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Oyster Love on the Gulf

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If you love oysters like I do, any place that calls itself an oyster bar is going to get your attention. Having lived in New Orleans for 10 years, I have a pretty clear idea of what an oyster bar should look like. If you’ve been someplace like, say, Casamento’s on Magazine Street, you know what I’m talking about. Lots of white tile, spotless, scrubbed-down, clean scent, and plenty of shellfish, specifically raw and fried. I don’t miss New Orleans, but I do miss Casamento’s.


I recently got a healthy shot of nostalgia when my family and I went to Shunk Gulley Oyster Bar in Santa Rosa Beach. It sits in a large two-story wooden building at the southern tip of County Highway 393. Directly gulfward is Ed Walline Park.


It was a weeknight, and they don’t take reservations, so we tried to get there early ahead of the crowd. The place was half-full when we arrived—me, my wife, and our newly seven-year-old daughter Grace (The Tiny Diner). A guitarist was covering some ‘70s songs, and we were taken to our table amid a buzz of eating and talking diners.


We were eating on the second floor (there appears to be a downstairs area as well). The dining room is anchored by a bar on one wall, with tables of assorted sizes, plenty of windows, and free-standing space heaters (it was a cool night). There’s white wood and shining tile, the ceilings are high, and TVs hang on most walls.


Our server (Rachael) brought us drinks and menus. The bill of fare offers appetizers and oysters, soup and salad, sandwiches, full entrees, and desserts. There’s also a kids menu, complete with crayons.


Shunk Gulley offers raw oysters at $6 for six, and $8 for a dozen. I ordered a dozen, along with potatoes fried in duck fat. Other apps include garlic parmesan or bacon cheddar jalapeno oysters, fried crab claws, key lime rum shrimp, tuna dip, and tuna poke with guacamole.


The oysters were a picture (I took one), 12 beautiful mid-sized mollusks on a bed of crushed ice, with cocktail sauce, horseradish, lemon slice and crackers. I put the world on hold and dug in. They were chilled just right and tasted clean and briny. Neither my wife nor the TD care for them raw, so they enjoyed the fries.


I’d never had potatoes fried in duck fat (it’s vaguely un-PC), but it makes for a richly caramelized and crunchy-textured potato. They’re dressed with olive and truffle oil, sprinkled with sea salt, and come with garlic aioli dip, which had an intriguing, slightly fruity taste. We boxed about half of them for home, they’re that filling.


For the main course, TD got popcorn shrimp with mac and cheese, my wife ordered fried chicken that had been brined in sweet tea, and I stayed the course with fried oysters (why switch gears?). Both entrees are served with regular fries.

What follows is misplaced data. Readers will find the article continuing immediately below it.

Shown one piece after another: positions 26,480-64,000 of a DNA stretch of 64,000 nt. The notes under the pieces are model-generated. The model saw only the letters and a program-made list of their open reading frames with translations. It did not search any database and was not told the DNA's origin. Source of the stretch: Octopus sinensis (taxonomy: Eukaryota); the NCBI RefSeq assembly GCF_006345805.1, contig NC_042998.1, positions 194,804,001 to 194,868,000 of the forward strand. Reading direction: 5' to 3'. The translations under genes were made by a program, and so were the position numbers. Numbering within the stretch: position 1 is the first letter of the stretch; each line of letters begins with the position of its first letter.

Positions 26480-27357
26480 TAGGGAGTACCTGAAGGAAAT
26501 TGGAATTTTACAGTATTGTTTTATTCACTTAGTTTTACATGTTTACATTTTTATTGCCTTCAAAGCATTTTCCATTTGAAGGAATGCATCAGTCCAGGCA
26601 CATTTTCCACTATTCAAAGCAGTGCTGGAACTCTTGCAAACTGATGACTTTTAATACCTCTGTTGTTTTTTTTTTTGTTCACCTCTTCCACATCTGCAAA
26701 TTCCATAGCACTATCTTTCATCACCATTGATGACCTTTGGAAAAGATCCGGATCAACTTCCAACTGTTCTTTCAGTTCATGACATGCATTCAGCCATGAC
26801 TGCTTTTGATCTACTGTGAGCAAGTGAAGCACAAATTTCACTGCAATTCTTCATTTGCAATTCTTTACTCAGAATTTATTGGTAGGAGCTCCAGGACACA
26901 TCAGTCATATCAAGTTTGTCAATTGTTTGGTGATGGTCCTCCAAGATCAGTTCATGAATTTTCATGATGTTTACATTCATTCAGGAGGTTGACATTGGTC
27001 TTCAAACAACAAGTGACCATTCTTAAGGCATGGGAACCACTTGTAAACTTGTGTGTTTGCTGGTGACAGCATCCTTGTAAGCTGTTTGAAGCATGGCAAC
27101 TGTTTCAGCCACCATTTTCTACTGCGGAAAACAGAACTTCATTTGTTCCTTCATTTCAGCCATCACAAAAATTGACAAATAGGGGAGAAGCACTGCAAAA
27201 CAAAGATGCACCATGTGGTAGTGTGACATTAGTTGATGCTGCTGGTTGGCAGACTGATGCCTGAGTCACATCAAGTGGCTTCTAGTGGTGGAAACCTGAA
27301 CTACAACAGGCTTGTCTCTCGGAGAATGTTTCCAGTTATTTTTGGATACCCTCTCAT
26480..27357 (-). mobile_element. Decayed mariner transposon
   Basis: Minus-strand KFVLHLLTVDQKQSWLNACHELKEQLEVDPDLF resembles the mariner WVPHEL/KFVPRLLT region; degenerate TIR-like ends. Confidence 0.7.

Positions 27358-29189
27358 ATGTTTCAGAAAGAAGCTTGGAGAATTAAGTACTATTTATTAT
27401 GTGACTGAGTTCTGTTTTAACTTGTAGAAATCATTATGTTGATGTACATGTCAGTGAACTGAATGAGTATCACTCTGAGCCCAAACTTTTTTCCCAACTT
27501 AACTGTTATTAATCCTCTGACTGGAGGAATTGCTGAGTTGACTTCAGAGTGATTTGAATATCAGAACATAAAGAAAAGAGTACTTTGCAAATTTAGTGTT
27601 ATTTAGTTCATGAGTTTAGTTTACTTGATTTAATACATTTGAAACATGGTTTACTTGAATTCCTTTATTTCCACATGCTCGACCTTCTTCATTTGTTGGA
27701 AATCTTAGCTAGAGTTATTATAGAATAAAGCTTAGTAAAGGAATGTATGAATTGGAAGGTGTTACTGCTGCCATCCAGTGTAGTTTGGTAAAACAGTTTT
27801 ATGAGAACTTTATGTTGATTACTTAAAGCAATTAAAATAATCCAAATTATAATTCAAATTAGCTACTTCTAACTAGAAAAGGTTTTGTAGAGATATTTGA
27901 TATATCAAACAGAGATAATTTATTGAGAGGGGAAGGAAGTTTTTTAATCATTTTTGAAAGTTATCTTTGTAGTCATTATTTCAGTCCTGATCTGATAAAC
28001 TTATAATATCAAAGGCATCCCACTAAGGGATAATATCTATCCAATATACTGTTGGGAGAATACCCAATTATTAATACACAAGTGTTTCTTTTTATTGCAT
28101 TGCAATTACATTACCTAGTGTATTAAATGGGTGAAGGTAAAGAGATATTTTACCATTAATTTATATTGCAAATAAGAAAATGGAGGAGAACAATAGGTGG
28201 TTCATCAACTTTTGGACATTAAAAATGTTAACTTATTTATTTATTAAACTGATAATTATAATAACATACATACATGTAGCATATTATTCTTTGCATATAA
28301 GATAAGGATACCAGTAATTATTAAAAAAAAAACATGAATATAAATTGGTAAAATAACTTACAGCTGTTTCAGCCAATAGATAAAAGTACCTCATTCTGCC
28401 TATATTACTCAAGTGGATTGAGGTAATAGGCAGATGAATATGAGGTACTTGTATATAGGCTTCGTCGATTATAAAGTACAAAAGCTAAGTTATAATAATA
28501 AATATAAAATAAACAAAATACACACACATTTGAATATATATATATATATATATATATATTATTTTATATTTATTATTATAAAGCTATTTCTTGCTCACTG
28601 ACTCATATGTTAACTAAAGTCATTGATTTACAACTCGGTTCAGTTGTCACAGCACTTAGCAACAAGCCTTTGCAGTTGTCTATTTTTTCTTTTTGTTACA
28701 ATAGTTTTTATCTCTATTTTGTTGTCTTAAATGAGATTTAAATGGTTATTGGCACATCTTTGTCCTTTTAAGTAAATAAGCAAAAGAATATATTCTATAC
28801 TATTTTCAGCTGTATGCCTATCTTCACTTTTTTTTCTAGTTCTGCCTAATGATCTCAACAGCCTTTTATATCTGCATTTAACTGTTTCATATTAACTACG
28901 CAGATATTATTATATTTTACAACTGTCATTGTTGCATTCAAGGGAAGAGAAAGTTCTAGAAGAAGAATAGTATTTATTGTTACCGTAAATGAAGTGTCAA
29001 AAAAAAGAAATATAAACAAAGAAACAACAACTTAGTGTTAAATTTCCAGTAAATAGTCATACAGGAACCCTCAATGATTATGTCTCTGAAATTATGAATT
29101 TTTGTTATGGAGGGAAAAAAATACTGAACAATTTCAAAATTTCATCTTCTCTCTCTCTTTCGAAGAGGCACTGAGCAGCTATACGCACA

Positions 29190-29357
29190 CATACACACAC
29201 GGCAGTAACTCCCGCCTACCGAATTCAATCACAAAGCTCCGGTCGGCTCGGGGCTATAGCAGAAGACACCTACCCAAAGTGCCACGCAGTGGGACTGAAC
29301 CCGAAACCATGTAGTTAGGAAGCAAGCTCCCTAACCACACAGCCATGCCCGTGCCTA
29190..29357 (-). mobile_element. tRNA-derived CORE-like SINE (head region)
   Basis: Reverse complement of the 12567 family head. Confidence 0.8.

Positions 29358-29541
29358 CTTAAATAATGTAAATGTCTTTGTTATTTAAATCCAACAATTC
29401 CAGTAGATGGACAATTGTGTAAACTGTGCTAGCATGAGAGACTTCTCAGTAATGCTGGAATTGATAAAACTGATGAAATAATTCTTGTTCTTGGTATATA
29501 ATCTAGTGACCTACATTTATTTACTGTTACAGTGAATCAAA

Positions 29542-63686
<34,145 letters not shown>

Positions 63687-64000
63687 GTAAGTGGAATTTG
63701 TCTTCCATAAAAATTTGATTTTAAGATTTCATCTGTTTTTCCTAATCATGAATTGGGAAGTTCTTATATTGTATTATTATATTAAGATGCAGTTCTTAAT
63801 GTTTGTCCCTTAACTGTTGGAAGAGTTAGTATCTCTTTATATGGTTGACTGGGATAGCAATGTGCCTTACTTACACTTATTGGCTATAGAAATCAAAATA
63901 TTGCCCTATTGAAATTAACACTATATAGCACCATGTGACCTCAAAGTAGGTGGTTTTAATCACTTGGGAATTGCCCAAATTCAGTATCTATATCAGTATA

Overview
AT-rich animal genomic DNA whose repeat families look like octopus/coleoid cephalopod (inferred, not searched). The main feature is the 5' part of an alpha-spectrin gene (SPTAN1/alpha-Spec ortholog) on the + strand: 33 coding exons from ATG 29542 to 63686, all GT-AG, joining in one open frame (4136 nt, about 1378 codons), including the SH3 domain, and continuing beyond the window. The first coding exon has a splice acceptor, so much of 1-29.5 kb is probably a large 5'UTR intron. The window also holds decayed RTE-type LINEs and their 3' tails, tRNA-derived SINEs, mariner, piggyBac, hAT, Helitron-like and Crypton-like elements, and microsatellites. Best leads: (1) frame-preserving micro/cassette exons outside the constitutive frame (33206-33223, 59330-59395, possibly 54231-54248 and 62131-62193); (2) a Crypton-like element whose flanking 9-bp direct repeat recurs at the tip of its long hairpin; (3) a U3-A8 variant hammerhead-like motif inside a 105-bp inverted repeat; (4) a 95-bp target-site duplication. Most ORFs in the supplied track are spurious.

I have had brined turkey before, but never chicken brined in sweet tea. Brining’s principal function is to make the bird tender and juicy, but I was wondering about flavor. The chicken (white meat, boneless), was crackling crisp on the outside (and hand-scorching hot, so either use a fork or be patient if you prefer finger food), very tender and juicy inside.


As for tea flavor, there may have been a slight herbal touch there, just a hint. Still, mission accomplished. Like the chicken, my oysters (another dozen) were likewise crispy hot, with a mound of thin and crunchy fries, and cocktail sauce. I finished the oysters, but the fries (with my wife’s and the leftover duck fries) were boxed.


Other main course choices include shrimp and crab bisque, house, wedge or Caesar salads, shrimp and oyster po’boys, fried fish sandwich, cheeseburger, fried fish or shrimp basket, beef filet, and crab cakes. You can make a meal of apps, soup and salad, or just sit back and keep ordering those $8-a-dozen oysters.


Desserts deserve planning ahead. There’s key lime pie, beignets with white chocolate ganache, a grownup rum beverage called the Bushwhacker, and Mac’s Pie. We ordered the latter, a house favorite, according to Rachael. The pie (large enough to share) is vanilla-laced cream cheese and white chocolate mousse, topped with whipped cream, strawberries and blueberries, on a flaky bottom crust. TD stuck mostly to the berries and cream, leaving the rest more or less mine. Vanilla lovers, rejoice. It’s rich but actually rather light. It’s picture pretty, too.


1875 South County Highway 393
Santa Rosa Beach
Hours: Open daily for lunch and dinner, 11 a.m.-9:30 p.m.
Reservations: Not accepted.
Children’s Menu: Yes
Dress: Casual
Get your raw oyster craving satisfied at Shunk Gulley, where they’re eight bucks a dozen, all the time. They cook them, too, along with fried chicken, shrimp, Gulf fish, bisque, even a cheeseburger and filet. Beautiful dining area and bar across the street from the beach access on the Gulf. Be sure to try the potatoes fried in duck fat, and save room for Mac’s Pie. Open daily, full bar, $6-34.


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